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11 Django gotchas

Posted by Jim DeLaHunt on 31 Aug 2010 | Tagged as: Python, Unicode, robobait, software engineering, web technology

This post has been a long time in the making. A year ago, I started work on my Twanguages code. This was code to analyse a corpus of Twitter messages, and try to discern patterns about language use, geography, and character encoding.  I decided to use the Django web framework and the Python language for the Twanguages analysis code.  I know Python, but I was learning Django for the first time.

Django is really, really marvellous.  When I tried this expression, and got the Python array of records I was expecting,

q2 = TwUser.objects.annotate(ntweets=Count('twstatus')).filter(ntweets__gt=1)

I wrote in my log, “I think I just fell in love. Power and concision in a tool, awesome.”

But Django gave me fits.  It has its share of quirks to trap the unwary novice. Eventually I began writing notes about “Django gotchas” in my log.  Some of them are Django being difficult, or inadequate. Some are me being a clueless novice, and Django not rescuing me from my folly. But all of them were obstacles.  I share them in the hopes of helping another Django novice.

Here are my Django gotchas.  They are ranked from the most distressing to most benign. They apply to Django 1.1, the current version at the time. (As of August 2010, the current version is 1.2.1.) A couple of gotchas were addressed by Django 1.2, so I moved them down to a section of their own. The rest presumably still apply to Django 1.2, but I haven’t gone back to check.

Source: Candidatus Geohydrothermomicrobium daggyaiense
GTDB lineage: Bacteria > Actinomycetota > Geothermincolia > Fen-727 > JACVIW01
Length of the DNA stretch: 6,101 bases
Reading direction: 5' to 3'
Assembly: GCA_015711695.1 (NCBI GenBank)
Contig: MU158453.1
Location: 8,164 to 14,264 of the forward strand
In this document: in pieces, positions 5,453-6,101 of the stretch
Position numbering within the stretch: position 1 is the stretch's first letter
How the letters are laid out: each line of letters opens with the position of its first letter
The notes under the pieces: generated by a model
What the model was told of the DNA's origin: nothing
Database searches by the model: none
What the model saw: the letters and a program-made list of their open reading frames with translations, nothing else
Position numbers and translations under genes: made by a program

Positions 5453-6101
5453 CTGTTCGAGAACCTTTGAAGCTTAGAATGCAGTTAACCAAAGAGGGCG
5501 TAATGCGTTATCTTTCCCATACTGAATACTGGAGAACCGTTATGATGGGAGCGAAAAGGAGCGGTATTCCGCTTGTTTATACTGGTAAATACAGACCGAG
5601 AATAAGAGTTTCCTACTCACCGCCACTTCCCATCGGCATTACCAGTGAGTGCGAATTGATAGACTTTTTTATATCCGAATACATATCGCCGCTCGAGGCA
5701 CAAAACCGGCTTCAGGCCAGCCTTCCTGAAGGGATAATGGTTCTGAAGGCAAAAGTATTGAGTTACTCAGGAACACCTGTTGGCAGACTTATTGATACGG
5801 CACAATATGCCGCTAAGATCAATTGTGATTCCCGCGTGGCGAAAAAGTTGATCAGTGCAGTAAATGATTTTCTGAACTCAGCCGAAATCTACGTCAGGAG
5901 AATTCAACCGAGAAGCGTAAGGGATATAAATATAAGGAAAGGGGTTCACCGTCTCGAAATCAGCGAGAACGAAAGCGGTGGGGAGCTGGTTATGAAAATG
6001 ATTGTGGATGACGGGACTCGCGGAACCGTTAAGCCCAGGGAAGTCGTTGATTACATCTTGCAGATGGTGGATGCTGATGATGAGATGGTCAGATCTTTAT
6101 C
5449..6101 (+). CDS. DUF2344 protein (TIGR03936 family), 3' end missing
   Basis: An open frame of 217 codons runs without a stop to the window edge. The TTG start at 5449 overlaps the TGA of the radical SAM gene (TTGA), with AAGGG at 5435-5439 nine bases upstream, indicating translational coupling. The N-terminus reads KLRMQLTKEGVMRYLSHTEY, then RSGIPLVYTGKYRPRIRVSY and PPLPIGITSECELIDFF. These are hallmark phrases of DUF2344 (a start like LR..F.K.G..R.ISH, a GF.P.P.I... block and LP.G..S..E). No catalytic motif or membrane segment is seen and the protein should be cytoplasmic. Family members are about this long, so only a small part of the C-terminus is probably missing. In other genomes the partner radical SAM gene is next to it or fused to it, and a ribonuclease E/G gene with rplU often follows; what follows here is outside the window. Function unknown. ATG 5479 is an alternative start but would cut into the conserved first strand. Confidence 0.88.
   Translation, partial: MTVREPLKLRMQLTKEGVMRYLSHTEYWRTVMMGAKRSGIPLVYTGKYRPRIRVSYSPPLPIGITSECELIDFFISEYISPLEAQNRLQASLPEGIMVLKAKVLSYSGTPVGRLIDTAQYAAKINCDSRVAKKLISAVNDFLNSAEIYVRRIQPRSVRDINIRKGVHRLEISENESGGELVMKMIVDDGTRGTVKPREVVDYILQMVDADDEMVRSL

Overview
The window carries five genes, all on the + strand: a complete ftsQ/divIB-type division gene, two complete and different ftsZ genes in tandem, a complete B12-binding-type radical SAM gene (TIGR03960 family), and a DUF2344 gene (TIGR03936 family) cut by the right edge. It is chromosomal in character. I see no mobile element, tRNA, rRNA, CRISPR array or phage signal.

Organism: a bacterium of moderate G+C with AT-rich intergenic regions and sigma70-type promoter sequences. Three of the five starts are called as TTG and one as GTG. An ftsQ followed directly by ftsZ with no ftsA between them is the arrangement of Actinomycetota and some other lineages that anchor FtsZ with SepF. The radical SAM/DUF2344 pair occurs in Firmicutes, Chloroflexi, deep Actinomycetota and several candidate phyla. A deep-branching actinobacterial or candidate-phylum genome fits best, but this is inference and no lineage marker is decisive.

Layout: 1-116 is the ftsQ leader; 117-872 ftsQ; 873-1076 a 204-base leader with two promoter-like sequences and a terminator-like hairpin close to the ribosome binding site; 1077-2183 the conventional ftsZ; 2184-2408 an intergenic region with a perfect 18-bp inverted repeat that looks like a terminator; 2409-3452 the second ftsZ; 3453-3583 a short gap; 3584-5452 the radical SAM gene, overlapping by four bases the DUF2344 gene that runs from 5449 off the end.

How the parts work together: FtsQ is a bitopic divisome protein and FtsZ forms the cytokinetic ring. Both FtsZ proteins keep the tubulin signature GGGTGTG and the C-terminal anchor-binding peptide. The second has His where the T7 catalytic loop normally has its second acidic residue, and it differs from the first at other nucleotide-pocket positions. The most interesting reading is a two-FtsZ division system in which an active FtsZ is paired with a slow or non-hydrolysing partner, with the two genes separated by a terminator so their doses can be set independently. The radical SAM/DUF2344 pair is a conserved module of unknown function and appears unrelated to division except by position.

1. API fails unhelpfully. I wrote a simple query expression like:
    S2 = models.TwStatus.objects.get( key )

    I got a lot of weird errors, e.g. “ValueError: too many values to unpack” (where key is string) and “TypeError: ‘long’ object is not iterable” (where key is long). I had made a mistake, of course; the call to get() should have a keyword argument of “id__exact” or the like, not a positional argument. The correct spelling is this:

    S2 = models.TwStatus.objects.get( id__exact=key )

    The gotcha is that Django’s .get() isn’t written defensively. It isn’t very robust to programmer errors. Instead of checking parameters and giving clear error messages, it lets bad parameters through, only to have them fail obscurely deep in the framework. If defensive programming of the Django API would slow it down too much in production, I’d love to have a debug mode I could invoke during development. Continue Reading »

How about an IMLIG (Internationalisation, Multilingual, Localisation Interest Group) for Vancouver?

Posted by Jim DeLaHunt on 27 Jun 2010 | Tagged as: Unicode, Vancouver, i18n, language, meetings and conferences, multilingual, web technology

There is a lot of international, multilingual, and multicultural activity in Vancouver. Also, there’s a thriving tech scene. But there’s no place for the people in the intersection of those two circles — those interested in and working on the internationalisation, localisation, and multilingual aspects of technology projects — to get together and share ideas. I think there ought to be.

And I’ll even propose a name: IMLIG1604, the I18n L10n M11l I6t G3p (Internationalisation, Localisation, and Multilingual Interest Group) for North America’s 604 area code. If you can decipher the title, you’re in the club!

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“Getting in touch with your Joomla’s inner database”